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Exploring the Inner Self through the Eyes of the Lawyer, the Artist, and the Citizen


Talya Deibel, Senior Postdoctoral Researcher in the Law and the Inner Self Project, was invited to contribute to the participatory artistic event series “II/Legal Fictions” in the project space Au Jus, Brussels on 13th December 2023. II/Legal Fictions explores law as a socially constituent and speculative force and it aims at creating interdisciplinary engagements among the lawyers, the artists, and the citizens. The focus of the event series is on law and its relationship to the body. It traces it from inside to outside and from private to public to comment on how laws become inscribed in our notion of self. II/Legal Fictions is designed as a medium to foster valuable exchange where the artist, the citizen and the lawyer inspire one another.

 

One of the events in this series is “After the Maestro” which is created and developed by the artist Tom Kemp. After the Maestro is a storytelling game that explores body-politic metaphors, self-governance, and radical transformations through law. The tabletop roleplaying game is set within an “anthropomorphised anatomy”. The game is designed as a depiction of the inner human body as an industrialised city. The city is sustained by microscopic workers analogous to cells, microbes, and viruses. Each interaction generates a new narrative of anatomical and social re-organisation. The social re-organisation of this vast city creates primarily legal questions which revolve around the main goal of the game: how to self-organize so that we keep the body alive. The participants focus on legal and political questions that revolve around the body and personhood.


What does it mean to be the subject of law? What is personhood? Do the agents in this political ecology have a deep and rich inner realm? Who has agency in participating in the governance of this polity? Whose will does law prioritize? Who can conclude a contract? Who has the capacity to have rights and obligations?

These questions organically arise as the game develops and bring the lawyer, the artist, and the public together.

 

Talya contributed to After the Maestro to foster the exchange between different groups in society. She was a participant in the game with a slightly different function: the lawyer. Before the game session started, she started a discussion on the law’s relationship to the body. The main axis of the discussion zoomed into the “body” as material, metaphorical and fictitious sense. As such, she shared her insights on the law’s relationship to the inner realm and the inner self, law’s relationship to bodies and the biopolitical, bodies of law throughout legal history, and the emergence of “persona ficta”. Based on the analogy between Tom’s industrialized city and the legal person, the discussion focused on the organs theory as a methodological tool to grant a communicative structure a spectrum of rights and obligations. Tom’s city created a persona civitatis that is formed in an anthropomorphised anatomy. But above all it was a living social entity, just like a real person. It was a social organism where the inner self was manifested through the organs, cells, and other microscopic entities.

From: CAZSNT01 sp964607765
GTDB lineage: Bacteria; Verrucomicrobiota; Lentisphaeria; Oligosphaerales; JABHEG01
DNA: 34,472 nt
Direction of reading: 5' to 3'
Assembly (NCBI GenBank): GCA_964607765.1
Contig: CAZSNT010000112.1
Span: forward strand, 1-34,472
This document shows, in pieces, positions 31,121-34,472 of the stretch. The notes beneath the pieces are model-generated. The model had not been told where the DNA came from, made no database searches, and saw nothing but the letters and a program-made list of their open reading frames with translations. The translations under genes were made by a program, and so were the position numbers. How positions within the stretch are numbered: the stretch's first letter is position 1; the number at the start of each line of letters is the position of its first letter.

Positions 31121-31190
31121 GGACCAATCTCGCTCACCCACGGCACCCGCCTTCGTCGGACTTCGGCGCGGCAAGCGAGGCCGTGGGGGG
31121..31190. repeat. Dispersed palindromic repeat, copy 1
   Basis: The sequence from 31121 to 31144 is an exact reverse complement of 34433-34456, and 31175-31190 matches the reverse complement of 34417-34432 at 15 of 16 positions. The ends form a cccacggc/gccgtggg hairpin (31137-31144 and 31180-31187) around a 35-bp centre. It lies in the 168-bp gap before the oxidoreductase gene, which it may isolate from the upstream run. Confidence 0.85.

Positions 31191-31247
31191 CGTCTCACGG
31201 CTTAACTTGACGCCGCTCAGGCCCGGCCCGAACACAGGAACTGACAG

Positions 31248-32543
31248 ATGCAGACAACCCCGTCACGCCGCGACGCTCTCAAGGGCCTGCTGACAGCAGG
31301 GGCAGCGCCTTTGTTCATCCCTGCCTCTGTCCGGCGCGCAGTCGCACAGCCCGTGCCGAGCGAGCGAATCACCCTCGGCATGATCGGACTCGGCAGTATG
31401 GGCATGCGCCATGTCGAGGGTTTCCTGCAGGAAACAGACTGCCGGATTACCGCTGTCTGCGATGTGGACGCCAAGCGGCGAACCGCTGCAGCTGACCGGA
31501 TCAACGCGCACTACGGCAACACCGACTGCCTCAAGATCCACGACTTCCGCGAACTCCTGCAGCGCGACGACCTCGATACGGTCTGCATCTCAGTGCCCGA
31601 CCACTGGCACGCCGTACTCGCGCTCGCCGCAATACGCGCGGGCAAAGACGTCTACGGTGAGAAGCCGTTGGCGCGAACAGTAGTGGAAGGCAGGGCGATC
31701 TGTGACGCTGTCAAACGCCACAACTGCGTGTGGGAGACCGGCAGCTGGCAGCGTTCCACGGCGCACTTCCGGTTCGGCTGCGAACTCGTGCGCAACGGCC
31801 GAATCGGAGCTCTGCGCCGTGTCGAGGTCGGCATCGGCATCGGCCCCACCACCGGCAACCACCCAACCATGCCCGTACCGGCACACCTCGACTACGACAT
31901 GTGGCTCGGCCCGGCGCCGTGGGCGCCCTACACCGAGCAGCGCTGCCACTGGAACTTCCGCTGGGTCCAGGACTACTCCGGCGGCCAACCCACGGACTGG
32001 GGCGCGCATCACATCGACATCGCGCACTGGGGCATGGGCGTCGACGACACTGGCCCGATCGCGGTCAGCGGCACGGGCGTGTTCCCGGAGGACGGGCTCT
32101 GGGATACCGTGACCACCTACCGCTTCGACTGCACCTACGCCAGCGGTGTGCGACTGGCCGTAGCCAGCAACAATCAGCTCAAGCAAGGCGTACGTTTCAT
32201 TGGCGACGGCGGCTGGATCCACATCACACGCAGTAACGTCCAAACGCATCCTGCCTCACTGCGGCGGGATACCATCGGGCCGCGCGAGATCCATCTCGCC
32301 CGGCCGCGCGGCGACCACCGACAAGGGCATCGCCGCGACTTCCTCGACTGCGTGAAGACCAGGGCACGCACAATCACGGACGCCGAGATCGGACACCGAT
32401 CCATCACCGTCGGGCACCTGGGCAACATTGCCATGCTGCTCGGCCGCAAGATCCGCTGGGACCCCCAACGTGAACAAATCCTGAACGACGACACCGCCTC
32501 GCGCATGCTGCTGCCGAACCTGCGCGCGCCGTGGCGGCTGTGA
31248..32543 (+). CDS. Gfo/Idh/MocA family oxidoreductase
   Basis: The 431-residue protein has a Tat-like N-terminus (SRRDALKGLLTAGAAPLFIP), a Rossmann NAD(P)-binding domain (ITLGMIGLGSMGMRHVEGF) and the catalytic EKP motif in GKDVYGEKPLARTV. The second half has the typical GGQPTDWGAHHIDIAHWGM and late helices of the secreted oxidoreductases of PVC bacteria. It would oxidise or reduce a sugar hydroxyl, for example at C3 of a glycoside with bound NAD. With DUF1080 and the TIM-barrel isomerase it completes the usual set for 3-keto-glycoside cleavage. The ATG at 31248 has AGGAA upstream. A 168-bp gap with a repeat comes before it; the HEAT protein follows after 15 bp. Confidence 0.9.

The legal discussions raised questions to be dealt during the rest of game. The participants tried to reflect on questions such as:


How does law think? Is it made through a political covenant of everyman with everyman? Or is it an imposition of force in a stratified society? Is law all about justice and morality? How should it protect the weaker party? How do we foster freedom, identity, and equity? Is law a social facilitator? Or is it an agent of commodification? How should legal system be designed to secure legal certainty, efficiency, and effectiveness without jeopardizing morality?

During the play, the participants tried to discover the implications of embodied legal speculations and experiment on law’s generative power in constructing societies.


After the Maestro is designed to motivate the participants to engage with the philosophical questions regarding law. Starting from the law’s relationship to body, the participants discuss the universality of laws, the basic principles of law, pacta sunt servanda, procedural economy, proportionality, freedom, and autonomy. The game pushes the participants to discover how law balances different, sometimes overlapping, sometimes conflicting interests. To be able to do this, it also encourages interdisciplinary and post disciplinary discussions. This includes law and economics, IR theory, the human rights jurisprudence, private law theory, political philosophy, and so on.


This multiplicity of point of views are inspiring both for the citizen and for the lawyer, especially when dealing with the boundary concepts like the inner self. As the critical legal scholar Ari Hirvonen explains, boundaries can be constructed and deconstructed through art. Art allows us to think beyond dichotomies.

The creative ways to engage with artists, citizens, and activists such as collaborative events with ludic mechanics contributes to better interdisciplinary research in legal academia.

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